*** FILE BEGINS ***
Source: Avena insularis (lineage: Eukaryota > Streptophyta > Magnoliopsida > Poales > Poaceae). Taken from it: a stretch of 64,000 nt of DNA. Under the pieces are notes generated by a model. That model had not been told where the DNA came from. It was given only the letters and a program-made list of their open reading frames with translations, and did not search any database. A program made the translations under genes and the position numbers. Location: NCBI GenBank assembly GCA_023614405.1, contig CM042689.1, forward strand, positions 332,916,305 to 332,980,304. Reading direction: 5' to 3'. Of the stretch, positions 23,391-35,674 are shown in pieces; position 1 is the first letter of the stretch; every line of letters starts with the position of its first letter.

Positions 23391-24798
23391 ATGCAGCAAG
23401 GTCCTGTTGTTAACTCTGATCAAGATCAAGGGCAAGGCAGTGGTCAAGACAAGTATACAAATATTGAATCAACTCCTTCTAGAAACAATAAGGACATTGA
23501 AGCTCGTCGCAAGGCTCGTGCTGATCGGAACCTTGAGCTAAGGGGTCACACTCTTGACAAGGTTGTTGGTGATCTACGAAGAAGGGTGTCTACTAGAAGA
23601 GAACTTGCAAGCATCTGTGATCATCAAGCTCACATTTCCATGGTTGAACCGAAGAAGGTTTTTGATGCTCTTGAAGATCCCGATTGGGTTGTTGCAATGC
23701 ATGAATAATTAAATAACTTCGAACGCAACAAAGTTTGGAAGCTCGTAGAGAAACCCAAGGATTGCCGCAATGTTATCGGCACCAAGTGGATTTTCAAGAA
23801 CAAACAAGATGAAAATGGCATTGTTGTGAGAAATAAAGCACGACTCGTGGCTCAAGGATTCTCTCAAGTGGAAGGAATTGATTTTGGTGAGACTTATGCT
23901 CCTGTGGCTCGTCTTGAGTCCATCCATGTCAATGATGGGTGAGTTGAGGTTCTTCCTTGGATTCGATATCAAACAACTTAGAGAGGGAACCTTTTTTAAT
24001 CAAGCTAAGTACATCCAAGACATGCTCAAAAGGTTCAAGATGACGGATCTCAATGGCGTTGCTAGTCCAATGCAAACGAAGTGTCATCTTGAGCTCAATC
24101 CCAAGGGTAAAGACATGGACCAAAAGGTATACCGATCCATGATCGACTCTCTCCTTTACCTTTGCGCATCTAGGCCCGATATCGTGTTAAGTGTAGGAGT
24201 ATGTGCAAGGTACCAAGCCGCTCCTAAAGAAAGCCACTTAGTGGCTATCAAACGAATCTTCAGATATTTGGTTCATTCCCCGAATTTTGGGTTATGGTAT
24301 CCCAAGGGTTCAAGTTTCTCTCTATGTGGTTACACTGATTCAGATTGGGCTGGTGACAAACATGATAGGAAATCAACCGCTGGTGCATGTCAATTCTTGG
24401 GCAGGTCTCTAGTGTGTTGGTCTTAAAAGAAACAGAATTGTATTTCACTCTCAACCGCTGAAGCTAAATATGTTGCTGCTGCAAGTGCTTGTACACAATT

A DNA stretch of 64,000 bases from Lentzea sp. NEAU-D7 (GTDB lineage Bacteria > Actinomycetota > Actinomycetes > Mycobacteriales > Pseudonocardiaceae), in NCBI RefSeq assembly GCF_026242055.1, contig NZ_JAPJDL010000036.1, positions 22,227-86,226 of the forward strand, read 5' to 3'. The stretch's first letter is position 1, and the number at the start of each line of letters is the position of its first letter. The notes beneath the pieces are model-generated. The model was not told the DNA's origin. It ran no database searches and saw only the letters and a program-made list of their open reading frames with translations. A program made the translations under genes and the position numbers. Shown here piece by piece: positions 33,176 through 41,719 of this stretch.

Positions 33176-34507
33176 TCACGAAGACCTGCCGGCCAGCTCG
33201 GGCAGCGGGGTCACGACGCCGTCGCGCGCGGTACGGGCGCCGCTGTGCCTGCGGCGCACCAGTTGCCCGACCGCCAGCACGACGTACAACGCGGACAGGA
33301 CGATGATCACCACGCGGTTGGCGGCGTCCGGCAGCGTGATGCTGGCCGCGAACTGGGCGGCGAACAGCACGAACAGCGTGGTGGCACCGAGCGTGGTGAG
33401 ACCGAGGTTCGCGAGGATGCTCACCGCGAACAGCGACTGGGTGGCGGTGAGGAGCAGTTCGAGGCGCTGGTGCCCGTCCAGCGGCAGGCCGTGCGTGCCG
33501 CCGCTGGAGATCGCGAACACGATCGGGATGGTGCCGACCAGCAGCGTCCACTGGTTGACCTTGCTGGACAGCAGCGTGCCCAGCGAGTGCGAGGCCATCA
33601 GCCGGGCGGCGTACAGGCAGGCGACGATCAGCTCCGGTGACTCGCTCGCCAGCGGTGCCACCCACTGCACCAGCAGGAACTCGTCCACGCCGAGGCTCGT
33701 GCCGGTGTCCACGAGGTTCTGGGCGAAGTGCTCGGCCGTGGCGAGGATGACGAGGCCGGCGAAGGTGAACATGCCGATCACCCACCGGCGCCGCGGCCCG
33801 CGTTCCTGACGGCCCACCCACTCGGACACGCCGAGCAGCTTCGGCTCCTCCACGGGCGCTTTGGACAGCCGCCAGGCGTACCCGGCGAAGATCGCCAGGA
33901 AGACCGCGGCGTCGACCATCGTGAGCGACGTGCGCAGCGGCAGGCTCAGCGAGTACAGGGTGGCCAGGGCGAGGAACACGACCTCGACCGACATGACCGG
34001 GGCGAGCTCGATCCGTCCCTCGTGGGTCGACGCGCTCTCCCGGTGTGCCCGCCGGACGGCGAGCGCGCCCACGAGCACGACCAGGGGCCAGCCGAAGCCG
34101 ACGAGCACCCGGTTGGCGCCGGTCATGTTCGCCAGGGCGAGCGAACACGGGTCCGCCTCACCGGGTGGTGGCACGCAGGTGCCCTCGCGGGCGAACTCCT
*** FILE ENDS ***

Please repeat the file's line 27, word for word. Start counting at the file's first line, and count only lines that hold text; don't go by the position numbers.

34101 ACGAGCACCCGGTTGGCGCCGGTCATGTTCGCCAGGGCGAGCGAACACGGGTCCGCCTCACCGGGTGGTGGCACGCAGGTGCCCTCGCGGGCGAACTCCT